After much deliberation, the present : tense two artists tonight decided to tackle the story of Dr Anne Truman, who travelled to Switzerland to take her own life last week.

Other stories in the mixer included the revelations surrounding Simon Hughes, occupation of Tony's Cafe, the election of Hamas, the conviction of a 15-year-old girl for filming a 'happy slapping' murder, the police cover-up of the Menezes shooting, and the Italian court case questioning a priest over the existence of Jesus.

But ultimately Dr Truman's story was considered the most important story on the news agenda and is thus our topic.

The artists now have one week to create a response to the story...

Stuck in Liverpool

Hello there-
Sorry I couldn't make it down to London today for the opening of present:tense.

I'm very much looking forward to working on the project.

See you in 1 week...


tickets on sale now

Fingers on the redial buttton. Tickets for present : tense two are on sale now.

They cost a meagre £7 and can be booked from the Old Red Lion box office on 020 7837 7816.

Go, go, go.

the line-up

Drumroll please. Here's the present : tense two line-up:

The Playwrights:

Glyn Cannon
Glyn Cannon's first professional production was of his play On Blindness at the Soho Theatre, produced by Paines Plough, Frantic Assembly and Graeae theatre companies. He followed this with Gone, an adaptation of Sophocles' Antigone at the Edinburgh Festival Fringe in 2004, where the play won a Scotsman Fringe First award, and The Guardian Best Play. The production subsequently transferred for a limited run to the West End at the New Ambassadors' Theatre, London. He was Associate Playwright at Paines Plough 2003/2004.

Dawn King
Dawn King's plays include Arrival with Baggage (Reading at Royal Court Theatre) ZOO (Reading at Royal Court Theatre, performed at Arcola Theatre and Hackney Empire) and How to Live Forever (Hampstead Theatre Start Night). She regularly writes short plays for subVERSE at Theatre 503. Her radio play Water Sculptures was recently broadcast live on Resonance FM.

Duncan Macmillan
Duncan’s first play The Most Humane Way to Kill a Lobster was written whilst on the Royal Court Young Writer’s Programme, and presented as a reading in the Theatre Upstairs alongside his second play From Here to the Moon, before a run at Theatre503.

Tena Stivicic
Tena was born and raised in Zagreb where she graduated from the Academy of Drama Arts, department of Playwriting and Dramaturgy. Her plays have been produced in Croatia and across Eastern and Central Europe, published and translated to several languages. She completed an MA in Writing for Performance at Goldmsiths College in London. Tena was took part in Future Perfect, the Paines Plough young writers programme. She lives and works in London.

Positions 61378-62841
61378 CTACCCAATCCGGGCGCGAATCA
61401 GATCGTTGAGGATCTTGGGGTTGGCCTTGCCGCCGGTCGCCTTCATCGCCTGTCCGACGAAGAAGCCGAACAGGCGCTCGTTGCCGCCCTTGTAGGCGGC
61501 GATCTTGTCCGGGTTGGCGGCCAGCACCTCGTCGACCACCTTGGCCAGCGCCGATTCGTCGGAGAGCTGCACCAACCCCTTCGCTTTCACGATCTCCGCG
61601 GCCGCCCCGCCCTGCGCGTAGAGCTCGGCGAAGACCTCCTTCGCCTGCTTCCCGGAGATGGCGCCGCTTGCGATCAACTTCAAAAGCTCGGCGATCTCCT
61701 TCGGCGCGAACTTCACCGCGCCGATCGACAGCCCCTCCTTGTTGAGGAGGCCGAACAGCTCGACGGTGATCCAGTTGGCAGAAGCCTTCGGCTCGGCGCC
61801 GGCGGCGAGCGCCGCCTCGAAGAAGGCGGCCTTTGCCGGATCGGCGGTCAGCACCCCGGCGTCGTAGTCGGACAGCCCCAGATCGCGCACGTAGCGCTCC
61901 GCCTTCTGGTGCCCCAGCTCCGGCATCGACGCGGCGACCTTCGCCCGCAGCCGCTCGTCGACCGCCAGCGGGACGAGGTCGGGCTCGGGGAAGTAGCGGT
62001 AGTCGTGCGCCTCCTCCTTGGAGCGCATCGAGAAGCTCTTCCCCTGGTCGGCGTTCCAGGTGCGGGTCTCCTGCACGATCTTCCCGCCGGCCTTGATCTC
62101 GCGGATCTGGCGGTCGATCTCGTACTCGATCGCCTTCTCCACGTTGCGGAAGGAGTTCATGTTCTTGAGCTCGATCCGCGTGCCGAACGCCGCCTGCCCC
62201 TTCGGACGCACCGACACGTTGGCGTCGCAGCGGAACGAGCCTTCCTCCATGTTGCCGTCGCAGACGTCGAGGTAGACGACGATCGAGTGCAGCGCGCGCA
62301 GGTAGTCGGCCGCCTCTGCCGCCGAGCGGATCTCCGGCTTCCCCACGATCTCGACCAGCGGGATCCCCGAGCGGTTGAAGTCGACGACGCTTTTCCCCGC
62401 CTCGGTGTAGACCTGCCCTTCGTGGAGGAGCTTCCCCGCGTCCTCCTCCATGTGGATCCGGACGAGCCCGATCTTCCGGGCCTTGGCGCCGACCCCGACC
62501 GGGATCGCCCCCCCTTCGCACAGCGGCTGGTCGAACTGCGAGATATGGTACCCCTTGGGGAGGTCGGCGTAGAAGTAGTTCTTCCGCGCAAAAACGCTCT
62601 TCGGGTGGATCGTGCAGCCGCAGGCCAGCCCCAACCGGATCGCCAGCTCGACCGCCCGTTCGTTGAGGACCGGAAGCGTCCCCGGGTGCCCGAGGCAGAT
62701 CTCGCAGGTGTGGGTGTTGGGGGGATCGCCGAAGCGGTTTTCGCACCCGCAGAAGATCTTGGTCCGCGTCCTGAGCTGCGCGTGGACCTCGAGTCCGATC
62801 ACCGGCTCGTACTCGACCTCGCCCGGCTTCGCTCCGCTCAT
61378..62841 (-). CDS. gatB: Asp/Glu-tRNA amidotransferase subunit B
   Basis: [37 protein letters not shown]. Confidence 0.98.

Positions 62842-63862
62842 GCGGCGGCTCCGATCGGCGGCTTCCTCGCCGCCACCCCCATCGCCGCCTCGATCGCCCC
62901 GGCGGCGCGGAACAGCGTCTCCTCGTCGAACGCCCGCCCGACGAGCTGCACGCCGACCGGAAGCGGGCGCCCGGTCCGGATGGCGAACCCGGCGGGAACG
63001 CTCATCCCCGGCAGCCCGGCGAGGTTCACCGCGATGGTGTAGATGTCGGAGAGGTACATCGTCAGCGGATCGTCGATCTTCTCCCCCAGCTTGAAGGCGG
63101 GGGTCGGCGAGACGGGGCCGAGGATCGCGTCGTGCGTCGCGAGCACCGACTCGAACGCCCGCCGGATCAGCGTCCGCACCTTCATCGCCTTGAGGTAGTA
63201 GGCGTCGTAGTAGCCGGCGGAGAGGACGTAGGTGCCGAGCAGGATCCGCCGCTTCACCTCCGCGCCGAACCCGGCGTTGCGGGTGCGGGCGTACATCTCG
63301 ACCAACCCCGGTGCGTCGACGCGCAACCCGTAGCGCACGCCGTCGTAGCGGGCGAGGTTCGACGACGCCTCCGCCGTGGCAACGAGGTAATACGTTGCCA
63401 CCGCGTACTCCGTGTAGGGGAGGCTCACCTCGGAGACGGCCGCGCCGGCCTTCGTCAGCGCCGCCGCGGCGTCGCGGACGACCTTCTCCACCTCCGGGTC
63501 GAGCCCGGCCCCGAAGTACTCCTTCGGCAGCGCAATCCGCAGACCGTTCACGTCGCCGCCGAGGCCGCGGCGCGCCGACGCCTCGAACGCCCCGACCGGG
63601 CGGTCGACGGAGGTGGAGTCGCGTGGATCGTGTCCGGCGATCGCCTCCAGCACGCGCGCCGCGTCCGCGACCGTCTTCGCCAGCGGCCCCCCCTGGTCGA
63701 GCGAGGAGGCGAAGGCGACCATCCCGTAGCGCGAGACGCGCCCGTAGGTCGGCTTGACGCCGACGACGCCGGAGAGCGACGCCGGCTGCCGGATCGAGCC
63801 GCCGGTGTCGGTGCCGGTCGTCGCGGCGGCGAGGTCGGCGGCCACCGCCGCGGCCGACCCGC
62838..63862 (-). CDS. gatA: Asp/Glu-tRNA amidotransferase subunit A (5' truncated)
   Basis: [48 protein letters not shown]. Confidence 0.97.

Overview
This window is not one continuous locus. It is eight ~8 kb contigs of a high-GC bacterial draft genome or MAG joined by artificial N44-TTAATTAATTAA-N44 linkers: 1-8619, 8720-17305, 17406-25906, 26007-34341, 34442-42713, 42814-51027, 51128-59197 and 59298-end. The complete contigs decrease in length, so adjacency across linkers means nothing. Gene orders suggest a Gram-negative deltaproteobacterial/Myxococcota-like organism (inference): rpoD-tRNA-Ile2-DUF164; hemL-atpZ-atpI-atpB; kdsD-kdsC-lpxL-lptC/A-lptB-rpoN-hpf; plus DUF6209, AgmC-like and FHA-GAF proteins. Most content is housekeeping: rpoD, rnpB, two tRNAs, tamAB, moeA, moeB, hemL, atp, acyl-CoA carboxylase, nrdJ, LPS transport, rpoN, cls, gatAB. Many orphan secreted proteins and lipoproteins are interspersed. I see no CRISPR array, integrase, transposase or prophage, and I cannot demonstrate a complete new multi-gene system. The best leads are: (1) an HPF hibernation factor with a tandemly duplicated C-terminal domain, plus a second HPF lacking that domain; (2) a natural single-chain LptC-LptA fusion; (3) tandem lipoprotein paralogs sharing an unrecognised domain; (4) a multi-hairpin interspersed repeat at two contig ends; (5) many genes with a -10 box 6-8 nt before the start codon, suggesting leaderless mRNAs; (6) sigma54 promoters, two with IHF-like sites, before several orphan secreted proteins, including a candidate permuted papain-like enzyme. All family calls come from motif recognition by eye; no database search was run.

The Directors:

Kirsty Housley
Kirsty studied Theatre and Performance Studies at The University of Warwick. Directing includes: Cue Deadly: A Live Film Project: Riverside Studios; Wuthering Heights (Devised): BAC; I’m Crazy For Feeling So Lonely (Devised): East 15 Acting School; After The Fact by Steve Lally: Soho Theatre, Net Curtains Theatre Co; Everything is Illuminated by Jonathan Safran Foer, adapted by Simon Block; Nymphs and Shepherds by David Hines; Henry IV by Luigi Pirandello; The Chic Nerds by Ronan O’Donnell (all for the Etcetera Theatre); Blue Jam by Chris Morris: Etcetera Theatre, Riverside Studios and BAC (Time Out, Guardian and Evening Standard Critics Choice); and Newsrevue: Edinburgh Festival C Venues. Work as an Assistant Director includes: 24 Hour Plays: (Assistant to Robert Delamere), USUK and Canada Foreplay: (Assistant to Samuel West and Paulette Randall), both at The Old Vic, and Hoxton Story (Assistant to Lisa Goldman: The Red Room). Kirsty has also worked as a script reader for Soho Theatre, The Kings Cross Award, The Old Vic and Channel 4. Kirsty was Artistic Director of The Etcetera Theatre in Camden from 2000–2003 and was the winner of the inaugural Oxford Samuel Beckett Theatre Trust Award in 2003.

George Perrin
George is associate director and co-founder of nabokov. He was the first recipient of the Genesis Directors Award at the Young Vic, is a member of the Old Vic’s New Voices for whom he directed one of the 2005 24 Hour Plays. He is currently the assistant director at Paines Plough.

Psyche Stott
Psyche has recently been invited to attend the Directors Programme at the National Studio, in March. She is currently Assistant Director to Anna Mackmin on the no 1 tour of Mammals and will shortly be directing a piece for The Missing Piece 5 showcase, in association with Graeae Theatre Company and The Young Vic.